Women continue to make strives in the business world despite the hardships of the last year and a half due to the pandemic.
There is data to back the fact that women did not let the challenges of a difficult year show them down. In fact, women rose to the occasion.
A Guidant Financial 2021 Small Business Trends report based on a survey of 2,400 business and franchise owners nationwide found that 32 percent of small business owners are women, a 13% increase from last year’s 27%.
The report indicates that we are older, highly educated and motivated.
More from the report:
- Who are they? Over half of women business owners are Gen X (born between 1965 and 1980). Baby Boomers (1946 – 1964) account for 31% , while 17% are Millennials (1981 – 1996). Gen Z, born in or after 1997, makes up one percent of respondents.
- They are also highly educated: the largest share at 34% holds a Bachelor’s degree, while 27% have a Master’s and 8% a Doctorate. 11% of respondents have an Associate’s degree and 20% a high school diploma or GED.
- Why they own 29% said they were ready to be their own boss. 20% desire to pursue their passion, followed by a dissatisfaction with corporate America and the presentation of an opportunity, each with 13%.
Things are looking up for women-owned businesses in 2021: nearly half of women business owners plan to grow their current location, while a third will sustain it. 9% plan to sell and 8% will open a second location. At the end of the day, a full 76% of women business owners report being somewhat or very happy, while just 14% report being very or somewhat unhappy. Despite all the challenges of 2020, women business owners have triumphed.
And for the demographic of Black Businesses, the Guidant Financial trend data found that women make up forty six percent of Black entrepreneurs.
The report’s findings are based on the annual Small Business Trends survey conducted by the Small Business Trends Alliance (SBTA), a group of companies dedicated to supporting small business with data insights.
The SBTA teamed up to conduct a joint survey of over 2,400 current and aspiring small business owners across the nation.
Among black-owned businesses:
- Women make up 46 percent of Black entrepreneurs, one of the highest percentages of female small business owners of any segment.
- The plurality (33 percent) of surveyed Black small business owners had Bachelor’s degrees. The next most common level of education was Master’s degrees, at 26 percent.
- 36 percent of Black entrepreneurs opened their business because they were ready to become their own boss. Twenty-four percent wanted to pursue their passion, 17 percent were inspired with a new business idea, and 17 percent were dissatisfied with corporate America.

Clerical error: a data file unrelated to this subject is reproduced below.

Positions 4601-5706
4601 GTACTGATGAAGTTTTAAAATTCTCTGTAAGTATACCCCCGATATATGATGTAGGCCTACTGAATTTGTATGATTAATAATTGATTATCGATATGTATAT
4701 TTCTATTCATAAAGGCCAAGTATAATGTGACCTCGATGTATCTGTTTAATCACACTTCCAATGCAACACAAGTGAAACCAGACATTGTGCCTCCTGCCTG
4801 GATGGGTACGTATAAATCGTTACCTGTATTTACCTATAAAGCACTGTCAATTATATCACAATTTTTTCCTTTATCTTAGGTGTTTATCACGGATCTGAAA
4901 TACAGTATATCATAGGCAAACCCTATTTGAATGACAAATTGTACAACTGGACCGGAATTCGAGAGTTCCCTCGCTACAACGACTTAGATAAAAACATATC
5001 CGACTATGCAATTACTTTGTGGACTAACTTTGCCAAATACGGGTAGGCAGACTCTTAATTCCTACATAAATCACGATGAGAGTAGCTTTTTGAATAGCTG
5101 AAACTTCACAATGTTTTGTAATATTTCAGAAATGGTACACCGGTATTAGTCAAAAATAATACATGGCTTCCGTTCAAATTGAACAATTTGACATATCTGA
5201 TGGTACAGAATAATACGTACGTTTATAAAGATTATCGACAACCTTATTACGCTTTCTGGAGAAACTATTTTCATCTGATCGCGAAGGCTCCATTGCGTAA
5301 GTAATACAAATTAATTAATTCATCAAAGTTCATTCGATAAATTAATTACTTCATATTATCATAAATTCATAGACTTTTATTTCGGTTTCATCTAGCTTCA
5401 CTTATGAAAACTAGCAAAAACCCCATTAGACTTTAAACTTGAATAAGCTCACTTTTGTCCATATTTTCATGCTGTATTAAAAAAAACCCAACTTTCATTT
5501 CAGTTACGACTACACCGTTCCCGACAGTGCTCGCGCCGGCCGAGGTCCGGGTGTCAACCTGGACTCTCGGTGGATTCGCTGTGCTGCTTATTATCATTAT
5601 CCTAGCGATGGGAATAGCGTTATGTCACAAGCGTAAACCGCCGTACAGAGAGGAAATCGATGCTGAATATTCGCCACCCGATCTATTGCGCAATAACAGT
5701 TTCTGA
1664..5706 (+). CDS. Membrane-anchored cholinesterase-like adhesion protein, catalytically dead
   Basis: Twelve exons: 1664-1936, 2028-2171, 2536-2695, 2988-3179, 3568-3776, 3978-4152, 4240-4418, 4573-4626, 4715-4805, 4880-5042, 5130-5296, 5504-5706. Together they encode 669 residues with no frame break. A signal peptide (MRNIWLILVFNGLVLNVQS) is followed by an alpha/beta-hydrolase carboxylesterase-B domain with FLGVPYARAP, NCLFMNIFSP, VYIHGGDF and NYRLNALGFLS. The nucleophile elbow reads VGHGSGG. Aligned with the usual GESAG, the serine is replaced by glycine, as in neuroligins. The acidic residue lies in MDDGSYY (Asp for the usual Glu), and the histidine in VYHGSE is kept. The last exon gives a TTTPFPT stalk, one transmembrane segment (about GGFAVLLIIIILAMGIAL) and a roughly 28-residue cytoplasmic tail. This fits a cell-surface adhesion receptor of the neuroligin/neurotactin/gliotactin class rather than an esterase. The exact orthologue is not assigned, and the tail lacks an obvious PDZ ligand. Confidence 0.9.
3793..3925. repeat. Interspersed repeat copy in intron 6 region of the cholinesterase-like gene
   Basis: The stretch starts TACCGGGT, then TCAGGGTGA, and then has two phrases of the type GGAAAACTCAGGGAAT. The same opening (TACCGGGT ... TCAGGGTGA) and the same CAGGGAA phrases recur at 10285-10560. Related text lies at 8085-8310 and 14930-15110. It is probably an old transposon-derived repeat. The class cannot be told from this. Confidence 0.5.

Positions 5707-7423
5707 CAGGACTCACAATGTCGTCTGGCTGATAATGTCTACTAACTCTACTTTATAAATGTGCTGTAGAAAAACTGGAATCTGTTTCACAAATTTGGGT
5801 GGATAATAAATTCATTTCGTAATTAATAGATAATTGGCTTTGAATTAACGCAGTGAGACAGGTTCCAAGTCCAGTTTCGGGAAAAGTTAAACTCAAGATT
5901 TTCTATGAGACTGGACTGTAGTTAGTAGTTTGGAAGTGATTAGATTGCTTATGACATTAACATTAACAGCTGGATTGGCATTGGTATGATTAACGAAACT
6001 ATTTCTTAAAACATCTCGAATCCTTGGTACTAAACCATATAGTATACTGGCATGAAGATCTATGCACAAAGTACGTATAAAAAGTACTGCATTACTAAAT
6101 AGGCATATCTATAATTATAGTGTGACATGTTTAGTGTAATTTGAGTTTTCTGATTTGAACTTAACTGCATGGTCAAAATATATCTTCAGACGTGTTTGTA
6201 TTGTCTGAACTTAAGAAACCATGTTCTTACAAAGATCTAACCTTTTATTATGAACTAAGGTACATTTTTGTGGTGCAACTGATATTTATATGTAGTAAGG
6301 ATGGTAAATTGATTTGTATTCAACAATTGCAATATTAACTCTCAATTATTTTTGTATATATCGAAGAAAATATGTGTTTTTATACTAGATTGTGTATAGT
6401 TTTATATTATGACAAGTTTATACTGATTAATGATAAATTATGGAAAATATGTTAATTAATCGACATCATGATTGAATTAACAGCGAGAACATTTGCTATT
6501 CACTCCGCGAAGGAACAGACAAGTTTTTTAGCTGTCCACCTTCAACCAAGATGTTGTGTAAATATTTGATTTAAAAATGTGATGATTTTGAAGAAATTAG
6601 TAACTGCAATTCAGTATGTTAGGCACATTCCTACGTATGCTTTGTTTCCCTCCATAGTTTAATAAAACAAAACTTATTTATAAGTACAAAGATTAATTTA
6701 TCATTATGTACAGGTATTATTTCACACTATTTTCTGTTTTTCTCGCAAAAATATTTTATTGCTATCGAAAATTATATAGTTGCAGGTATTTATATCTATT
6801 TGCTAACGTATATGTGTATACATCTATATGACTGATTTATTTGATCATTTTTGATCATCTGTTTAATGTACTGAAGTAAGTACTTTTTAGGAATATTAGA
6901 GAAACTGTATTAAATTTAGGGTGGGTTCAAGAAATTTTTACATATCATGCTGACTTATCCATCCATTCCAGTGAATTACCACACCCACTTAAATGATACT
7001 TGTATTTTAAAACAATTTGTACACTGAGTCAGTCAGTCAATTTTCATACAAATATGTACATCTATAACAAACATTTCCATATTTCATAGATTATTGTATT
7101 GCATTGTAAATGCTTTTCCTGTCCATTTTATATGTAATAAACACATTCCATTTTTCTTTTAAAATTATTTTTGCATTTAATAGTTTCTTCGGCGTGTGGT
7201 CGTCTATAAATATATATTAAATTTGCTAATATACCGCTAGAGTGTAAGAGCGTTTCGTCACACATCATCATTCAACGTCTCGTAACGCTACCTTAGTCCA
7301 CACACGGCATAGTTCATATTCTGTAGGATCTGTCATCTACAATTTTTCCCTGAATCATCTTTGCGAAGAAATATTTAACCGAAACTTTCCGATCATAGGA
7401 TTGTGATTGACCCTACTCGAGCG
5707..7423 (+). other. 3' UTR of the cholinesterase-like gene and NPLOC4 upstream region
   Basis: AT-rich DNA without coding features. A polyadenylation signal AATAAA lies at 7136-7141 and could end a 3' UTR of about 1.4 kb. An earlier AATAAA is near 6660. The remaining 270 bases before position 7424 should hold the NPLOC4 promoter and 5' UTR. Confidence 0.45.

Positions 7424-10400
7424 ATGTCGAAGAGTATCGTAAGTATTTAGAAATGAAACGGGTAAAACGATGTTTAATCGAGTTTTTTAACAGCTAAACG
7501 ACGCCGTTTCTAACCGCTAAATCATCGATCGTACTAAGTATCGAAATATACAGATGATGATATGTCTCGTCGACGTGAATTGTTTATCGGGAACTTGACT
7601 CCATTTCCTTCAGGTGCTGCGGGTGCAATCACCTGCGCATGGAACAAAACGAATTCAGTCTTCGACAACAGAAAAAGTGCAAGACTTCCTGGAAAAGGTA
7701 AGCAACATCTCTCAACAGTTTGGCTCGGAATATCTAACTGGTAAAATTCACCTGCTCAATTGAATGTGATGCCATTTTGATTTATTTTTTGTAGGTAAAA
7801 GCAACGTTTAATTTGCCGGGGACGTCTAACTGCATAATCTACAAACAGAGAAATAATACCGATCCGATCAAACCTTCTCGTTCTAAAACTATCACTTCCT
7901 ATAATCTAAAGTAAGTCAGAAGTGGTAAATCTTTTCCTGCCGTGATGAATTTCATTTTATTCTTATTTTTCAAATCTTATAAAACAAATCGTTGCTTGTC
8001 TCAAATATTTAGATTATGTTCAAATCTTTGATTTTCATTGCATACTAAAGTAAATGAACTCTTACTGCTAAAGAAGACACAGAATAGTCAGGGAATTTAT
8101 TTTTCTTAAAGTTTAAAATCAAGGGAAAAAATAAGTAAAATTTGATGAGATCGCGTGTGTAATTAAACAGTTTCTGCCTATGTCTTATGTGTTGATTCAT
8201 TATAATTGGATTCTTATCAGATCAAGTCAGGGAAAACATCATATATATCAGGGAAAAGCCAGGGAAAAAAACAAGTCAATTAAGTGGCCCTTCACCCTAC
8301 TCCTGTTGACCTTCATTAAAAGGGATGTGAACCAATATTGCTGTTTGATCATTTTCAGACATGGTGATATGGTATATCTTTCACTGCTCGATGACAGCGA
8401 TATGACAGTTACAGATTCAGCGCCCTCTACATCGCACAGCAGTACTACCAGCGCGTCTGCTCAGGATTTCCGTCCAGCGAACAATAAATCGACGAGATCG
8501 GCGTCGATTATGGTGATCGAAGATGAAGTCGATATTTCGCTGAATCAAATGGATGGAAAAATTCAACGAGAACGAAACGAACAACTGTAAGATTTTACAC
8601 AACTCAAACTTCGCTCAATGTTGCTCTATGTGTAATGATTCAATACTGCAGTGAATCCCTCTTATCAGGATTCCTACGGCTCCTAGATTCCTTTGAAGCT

- The plurality (42 percent) of Black entrepreneurs are very happy as small business owners.
- 43 percent of Black small business owners used cash alone or with another funding option to start their small business.
- 59 percent of Black small businesses required $50,000 or less to start up.
- 77 percent of Black entrepreneurs started their own new independent business as opposed to starting or buying a franchise location or buying an existing small business.
- 54 percent of surveyed Black-owned small businesses were profitable.
- 38 percent of Black small business owners said a lack of capital/cash flow was one of their biggest struggles in the last 12 months.
- 55 percent of Black small business owners want to grow their business as opposed to sustaining, opening a new location, or selling.
- 44 percent of Black-owned businesses have only two to five employees. 36 percent are solo ventures.
- 24 percent of surveyed small businesses lost revenue due to COVID-19. 12 percent temporarily closed.
- 53 percent of Black-owned small businesses did not receive financial aid via the Paycheck Protection Program (PPP) or Economic Injury Disaster Loan (EIDL).
- 41 percent of Black small business owners strongly disliked the US government’s response to COVID-19.
- On average, Black small business owners are neutral in their level of confidence about small business in the political climate.
- 41 percent of surveyed Black small business owners said they didn’t belong to or feel represented by any US political party. 40 percent said Democrat, while 13 percent said Republican.
These stats make me more encouraged that our demo is a force to be reckoned with and that we wholeheartedly deserve all the support, resources and programs out there to help women-owned businesses scale.
The Guidant report support my conclusions:
Things are looking up for women-owned businesses in 2021: nearly half of women business owners plan to grow their current location, while a third will sustain it. Nine percent plan to sell and eight percent will open a second location.
They also have big plans to invest. In a question where respondents could select as many options as applied to them, 83 percent said they plan to invest in digital and/or traditional marketing, 44 percent will expand or remodel their business, and 43 percent intend to increase their staff. Other common selections include investing in business services technology (21 percent) and technology for digital signage, touch-free ordering, etc. (14 percent).
At the end of the day, a full 76 percent of women business owners report being somewhat or very happy, while just 14 percent report being very or somewhat unhappy. Despite all the challenges of 2020, women business owners have triumphed.